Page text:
It is important also to remember that Oracle gives us an information via the Note, at the bottom of the execution plan, when it is using a GTT private session statistics as shown below:

-- Global temporary table session private statistics used

This brief note shows, via a practical example taken from a running system, that we can use the 12c SESSION PRIVATE statistics to achieve two goals at least:

• Have each session with its proper GTT statistics without propagating them to another session
• Use the cursor invalidation side effect induced by the underlying code of the GTT SESSION PRIVATE statistics to avoid sharing execution plan between sessions

All things being equal you must balance between the performance improvement brought by this new GTT feature and the parsing side effect it introduces because of the underlying cursor invalidation. In my client case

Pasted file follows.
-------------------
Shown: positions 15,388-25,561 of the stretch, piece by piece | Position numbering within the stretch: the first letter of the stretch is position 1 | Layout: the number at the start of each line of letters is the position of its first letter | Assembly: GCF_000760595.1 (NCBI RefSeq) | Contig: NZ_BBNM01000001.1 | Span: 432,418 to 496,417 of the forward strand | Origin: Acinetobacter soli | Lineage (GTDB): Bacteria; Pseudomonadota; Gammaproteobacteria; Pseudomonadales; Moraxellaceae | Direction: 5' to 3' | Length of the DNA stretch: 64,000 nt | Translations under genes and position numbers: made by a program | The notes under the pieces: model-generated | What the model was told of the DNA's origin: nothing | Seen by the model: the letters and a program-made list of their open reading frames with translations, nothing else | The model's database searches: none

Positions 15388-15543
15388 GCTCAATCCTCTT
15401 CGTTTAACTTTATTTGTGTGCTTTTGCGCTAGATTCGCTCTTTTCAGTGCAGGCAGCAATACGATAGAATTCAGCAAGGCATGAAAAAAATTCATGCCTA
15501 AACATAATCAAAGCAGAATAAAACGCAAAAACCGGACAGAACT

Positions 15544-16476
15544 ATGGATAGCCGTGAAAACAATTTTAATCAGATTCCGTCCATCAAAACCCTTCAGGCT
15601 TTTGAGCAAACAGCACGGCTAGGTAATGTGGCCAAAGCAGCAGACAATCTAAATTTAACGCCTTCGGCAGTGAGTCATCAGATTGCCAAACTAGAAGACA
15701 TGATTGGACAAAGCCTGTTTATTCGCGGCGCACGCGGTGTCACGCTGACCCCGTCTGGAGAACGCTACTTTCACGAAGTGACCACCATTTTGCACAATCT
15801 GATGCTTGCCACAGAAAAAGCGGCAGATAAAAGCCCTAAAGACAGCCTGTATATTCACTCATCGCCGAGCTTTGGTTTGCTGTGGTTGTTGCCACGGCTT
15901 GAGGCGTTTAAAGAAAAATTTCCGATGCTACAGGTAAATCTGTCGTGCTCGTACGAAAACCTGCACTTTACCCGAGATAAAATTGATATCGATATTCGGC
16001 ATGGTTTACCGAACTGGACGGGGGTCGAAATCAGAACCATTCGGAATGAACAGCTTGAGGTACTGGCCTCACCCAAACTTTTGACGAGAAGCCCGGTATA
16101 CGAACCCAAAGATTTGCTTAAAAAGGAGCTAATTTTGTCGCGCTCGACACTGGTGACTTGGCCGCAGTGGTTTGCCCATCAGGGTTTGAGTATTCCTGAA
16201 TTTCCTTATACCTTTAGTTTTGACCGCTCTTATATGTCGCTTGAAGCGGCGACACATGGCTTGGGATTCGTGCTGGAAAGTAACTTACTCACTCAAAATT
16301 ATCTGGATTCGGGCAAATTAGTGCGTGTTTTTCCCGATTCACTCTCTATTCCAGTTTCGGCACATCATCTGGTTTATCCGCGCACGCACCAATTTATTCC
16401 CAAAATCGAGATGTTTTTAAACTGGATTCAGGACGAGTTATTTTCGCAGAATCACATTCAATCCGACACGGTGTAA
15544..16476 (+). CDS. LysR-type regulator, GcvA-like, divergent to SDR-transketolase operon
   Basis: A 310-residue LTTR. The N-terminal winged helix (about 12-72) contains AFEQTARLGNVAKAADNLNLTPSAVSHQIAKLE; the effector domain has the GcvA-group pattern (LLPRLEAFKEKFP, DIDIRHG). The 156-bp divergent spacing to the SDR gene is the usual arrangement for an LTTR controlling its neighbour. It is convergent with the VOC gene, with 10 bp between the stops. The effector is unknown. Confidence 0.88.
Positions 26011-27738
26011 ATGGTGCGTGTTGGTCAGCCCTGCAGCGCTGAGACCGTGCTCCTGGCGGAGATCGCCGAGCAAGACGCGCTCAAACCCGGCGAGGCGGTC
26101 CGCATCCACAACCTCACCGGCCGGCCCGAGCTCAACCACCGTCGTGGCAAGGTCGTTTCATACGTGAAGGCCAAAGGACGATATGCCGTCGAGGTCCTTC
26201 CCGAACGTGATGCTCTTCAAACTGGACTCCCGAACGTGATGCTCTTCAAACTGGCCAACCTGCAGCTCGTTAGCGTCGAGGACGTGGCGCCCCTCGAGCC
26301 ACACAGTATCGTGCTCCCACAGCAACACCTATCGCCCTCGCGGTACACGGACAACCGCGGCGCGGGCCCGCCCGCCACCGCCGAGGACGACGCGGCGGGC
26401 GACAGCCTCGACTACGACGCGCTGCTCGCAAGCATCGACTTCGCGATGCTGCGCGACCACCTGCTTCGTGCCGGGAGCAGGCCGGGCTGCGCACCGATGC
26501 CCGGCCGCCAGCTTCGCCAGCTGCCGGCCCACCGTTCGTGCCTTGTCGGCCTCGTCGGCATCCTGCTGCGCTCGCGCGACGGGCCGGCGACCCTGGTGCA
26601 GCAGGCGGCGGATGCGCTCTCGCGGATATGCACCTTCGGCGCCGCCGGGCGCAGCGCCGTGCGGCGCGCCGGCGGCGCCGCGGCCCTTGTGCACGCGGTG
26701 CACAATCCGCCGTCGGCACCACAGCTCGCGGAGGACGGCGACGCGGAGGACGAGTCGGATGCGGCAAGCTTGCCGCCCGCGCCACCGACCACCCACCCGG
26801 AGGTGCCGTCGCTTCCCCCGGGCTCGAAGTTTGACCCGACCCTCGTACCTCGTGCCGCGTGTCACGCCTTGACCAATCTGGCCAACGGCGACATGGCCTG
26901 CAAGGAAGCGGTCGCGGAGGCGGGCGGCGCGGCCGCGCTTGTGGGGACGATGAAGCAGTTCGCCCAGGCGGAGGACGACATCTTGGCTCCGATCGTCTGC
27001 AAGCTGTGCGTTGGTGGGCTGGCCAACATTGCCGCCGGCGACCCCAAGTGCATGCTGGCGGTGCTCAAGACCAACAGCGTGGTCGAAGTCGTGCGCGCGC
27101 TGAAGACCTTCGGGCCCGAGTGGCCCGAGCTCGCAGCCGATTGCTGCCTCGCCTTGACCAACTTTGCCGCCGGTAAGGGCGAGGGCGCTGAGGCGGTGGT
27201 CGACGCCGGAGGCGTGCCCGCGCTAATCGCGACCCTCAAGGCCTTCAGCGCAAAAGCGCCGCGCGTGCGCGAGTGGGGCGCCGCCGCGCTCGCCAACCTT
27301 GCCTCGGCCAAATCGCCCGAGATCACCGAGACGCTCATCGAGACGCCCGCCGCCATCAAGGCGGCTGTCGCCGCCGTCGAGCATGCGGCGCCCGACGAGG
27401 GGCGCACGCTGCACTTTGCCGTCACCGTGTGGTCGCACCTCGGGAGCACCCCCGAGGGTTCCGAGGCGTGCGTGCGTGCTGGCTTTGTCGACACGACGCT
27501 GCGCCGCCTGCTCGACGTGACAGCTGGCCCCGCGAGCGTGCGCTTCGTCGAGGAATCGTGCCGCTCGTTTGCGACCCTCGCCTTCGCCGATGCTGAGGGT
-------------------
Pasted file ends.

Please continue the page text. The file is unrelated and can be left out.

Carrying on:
the Library cache and Cursor Pin S wait on X wait events introduced by the SESSION PRIVATE statistics largely outweigh the performance penalty that comes when the 49 streams share the same GTT statistics.

1 Comment »

  1. […] By the way, if you are wondering why the same query has got two different execution plans (3376574399,430435019) at almost the same time, then bear in mind that this is the effect of a GTT table having a SESSION private statistics. […]

    Pingback by Incremental and ruin | Mohamed Houri’s Oracle Notes — November 14, 2019 @ 8:03 pm | Reply